About microscopic forms of life, including Bacteria, Archea, protozoans, algae and fungi. Topics relating to viruses, viroids and prions also belong here.
12 posts • Page 1 of 1
i have some problems on my work.
i have isolated e coli from water distribution system and i studied it.
my bacteria show pink colonies on MaConkey's Agar.
give greenish golden metallic sheen on EMB Agar and
and correct IMViC biochemical pattern, +,+,-,-
but i think they are little bit fat than usual size of e coli.
can it be possible? or am i wrong?
if it is right , is there a variety on size and why?
please give me some advice.
Usually Colony size and morphology in many bacteria, including E. coli can greatly vary from strain to strain on the same media. The outer aspect of a colony is not a good guide for identification. I would say that if your biochemical test confirm the identification, it is correct.
If you really do not trust your test, it's up to you to start 16S RNA seuencing or other molecular method, but it will probably only confirm what you already know.
thank you all,
i have correct biochemical pattern of my e coli.
is IMViC pattern enough?
but i am unable to perform 16s rRNA typing as my lab is not equipped enough to do so now. but i wish i could do later.
i am now trying to extract plasmids from these e coli and i think i am able study these plasmids. ( but only a start )
i have one question please, why LB medium is used before plasmid extraction.
and why not other enrichment medium, such as Nutrient Medium.
can others be used? if not, is there a difference?
Probably. In our lab were we are working with thousands of environmental isolates, we usually even do not perform all those 4 tests (we look for Betaglucuronidase+, indole+, lactose+ strains)
16S typing is probably not very useful anyway. If you really have doubts, tests like API20E should be more than enough.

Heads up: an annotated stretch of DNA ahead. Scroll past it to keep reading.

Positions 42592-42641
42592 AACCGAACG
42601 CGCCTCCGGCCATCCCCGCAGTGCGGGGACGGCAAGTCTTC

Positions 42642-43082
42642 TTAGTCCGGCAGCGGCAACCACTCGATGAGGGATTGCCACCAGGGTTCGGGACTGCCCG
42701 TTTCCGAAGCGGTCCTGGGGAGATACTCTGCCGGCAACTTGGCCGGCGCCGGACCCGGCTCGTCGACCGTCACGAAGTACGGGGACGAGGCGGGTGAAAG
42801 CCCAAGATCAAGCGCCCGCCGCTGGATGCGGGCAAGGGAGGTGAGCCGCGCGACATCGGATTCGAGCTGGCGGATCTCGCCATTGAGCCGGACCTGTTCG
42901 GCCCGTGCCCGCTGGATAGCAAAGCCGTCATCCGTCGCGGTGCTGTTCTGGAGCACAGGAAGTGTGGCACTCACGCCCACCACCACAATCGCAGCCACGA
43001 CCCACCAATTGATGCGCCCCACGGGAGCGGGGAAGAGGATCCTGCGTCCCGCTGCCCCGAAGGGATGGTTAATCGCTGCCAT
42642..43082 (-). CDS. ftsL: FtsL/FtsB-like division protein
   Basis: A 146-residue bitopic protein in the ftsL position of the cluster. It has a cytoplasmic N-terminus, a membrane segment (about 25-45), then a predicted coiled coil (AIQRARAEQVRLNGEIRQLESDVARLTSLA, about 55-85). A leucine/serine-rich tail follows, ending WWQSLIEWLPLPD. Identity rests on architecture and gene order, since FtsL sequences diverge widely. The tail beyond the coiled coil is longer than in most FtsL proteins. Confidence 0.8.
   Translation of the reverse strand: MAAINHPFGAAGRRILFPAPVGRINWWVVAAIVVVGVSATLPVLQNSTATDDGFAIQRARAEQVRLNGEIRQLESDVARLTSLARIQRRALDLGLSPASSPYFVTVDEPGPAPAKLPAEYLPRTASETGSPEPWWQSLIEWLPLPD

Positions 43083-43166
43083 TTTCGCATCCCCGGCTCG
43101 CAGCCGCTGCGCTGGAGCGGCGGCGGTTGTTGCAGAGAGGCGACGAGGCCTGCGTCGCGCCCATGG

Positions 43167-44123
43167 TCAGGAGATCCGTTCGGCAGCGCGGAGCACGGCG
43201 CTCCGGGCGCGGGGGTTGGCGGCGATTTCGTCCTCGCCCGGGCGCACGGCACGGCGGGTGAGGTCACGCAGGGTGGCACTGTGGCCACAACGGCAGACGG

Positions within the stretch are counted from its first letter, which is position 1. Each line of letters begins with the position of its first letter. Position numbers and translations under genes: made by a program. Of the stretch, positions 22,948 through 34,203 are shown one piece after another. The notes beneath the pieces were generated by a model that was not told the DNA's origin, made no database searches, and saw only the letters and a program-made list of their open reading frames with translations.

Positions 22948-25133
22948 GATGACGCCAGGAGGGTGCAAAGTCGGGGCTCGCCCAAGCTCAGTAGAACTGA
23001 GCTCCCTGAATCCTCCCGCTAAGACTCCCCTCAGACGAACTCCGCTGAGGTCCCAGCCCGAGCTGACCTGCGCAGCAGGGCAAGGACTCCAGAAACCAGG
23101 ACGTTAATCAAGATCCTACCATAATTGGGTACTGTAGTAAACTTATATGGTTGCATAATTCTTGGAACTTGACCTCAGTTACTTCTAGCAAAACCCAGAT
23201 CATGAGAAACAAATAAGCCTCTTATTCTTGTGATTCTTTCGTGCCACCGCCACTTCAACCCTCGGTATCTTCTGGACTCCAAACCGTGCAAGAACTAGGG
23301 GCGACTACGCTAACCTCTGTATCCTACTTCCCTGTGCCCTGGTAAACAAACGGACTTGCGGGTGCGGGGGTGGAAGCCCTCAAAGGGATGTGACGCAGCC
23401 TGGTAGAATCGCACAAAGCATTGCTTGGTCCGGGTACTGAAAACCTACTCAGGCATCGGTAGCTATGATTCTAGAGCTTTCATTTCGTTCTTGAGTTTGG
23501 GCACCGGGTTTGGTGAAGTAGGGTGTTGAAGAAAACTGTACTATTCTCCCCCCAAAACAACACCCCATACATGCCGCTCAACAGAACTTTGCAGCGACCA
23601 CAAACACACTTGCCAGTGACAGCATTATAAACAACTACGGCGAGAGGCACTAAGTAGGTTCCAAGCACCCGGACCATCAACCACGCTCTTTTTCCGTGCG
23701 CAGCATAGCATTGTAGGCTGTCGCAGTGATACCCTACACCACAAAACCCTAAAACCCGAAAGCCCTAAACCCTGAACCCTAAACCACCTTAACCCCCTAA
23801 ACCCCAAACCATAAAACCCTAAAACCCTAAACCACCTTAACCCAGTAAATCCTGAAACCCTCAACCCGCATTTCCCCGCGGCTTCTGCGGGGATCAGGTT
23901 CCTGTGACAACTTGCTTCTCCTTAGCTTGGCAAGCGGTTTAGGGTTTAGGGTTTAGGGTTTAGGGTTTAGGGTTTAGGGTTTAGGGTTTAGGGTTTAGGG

I have always been culturing my E. coli on LB, so I never even tought about it. But be careful to use LB Lennox (or L medium, with 5g/l of NaCl) rather than LB Miller (10g/l NaCl) since it reduces supercoiling and give better plasmid yield.
Reading threads like this make me want to go directly back to the books....
thank you for your replies,
for plasmid, i have heard that it is good to extract plasmids in Log Phase of the bacteria, is that right?
what is the best time to extract plasmids?
should i know the growth curve of my e coli?
if so, how should i draw the curve, apart from using Spectrophotometer?
the Spect: in our lab is out of service, and so i can't use it.
is there some way to do this?
It's true that it is usually better to extract DNA in log phase. But you can still do it at saturation, it is just harder to obtain a good quality of extraction.
How to know when you are in log phase without a spec? Hmmm, I don't really know... As a desperate mesure I would suggest this:
start a culture, compare it to Mc Farland Standard (0.5, 1, 2, 3, 4...) and plate each time you are close to the standard. You will end up with a very rough growth curve, that you could use next time (say you know you are at the end of the log phase at McFarland 3 that is when you are going to harvest cells).
Since saturatiom happens at very different cell densities for environmental strains, I think it is hard to ignore the growth curve.
thank you for your reply,
i have made a 12-hour growth curve of one of my isolates.
it reaches log phase at about 4 hour and reaches stationary phase at about 8 hour.
does it mean that i have to make plasmid extraction between 4 and 8 hours after incubation?
can i know the standard curve of e col?
In fact it seems according to all the protocol I read that you do not really need to extract plasmids in the log phase. So Why bother?
But if you really need to, Now that you have a nice curve try to make the extraction as late as possible in the log phase, but before entering the saturation plateau. In your case it seems that it would probably be around 10 to 11 hours of culture.
I do not know of any "standard" growth curve, but you can probably find plenty illustration of the classical curve on the net, the maximum cell density and time will vary with the different strains though.
12 posts • Page 1 of 1
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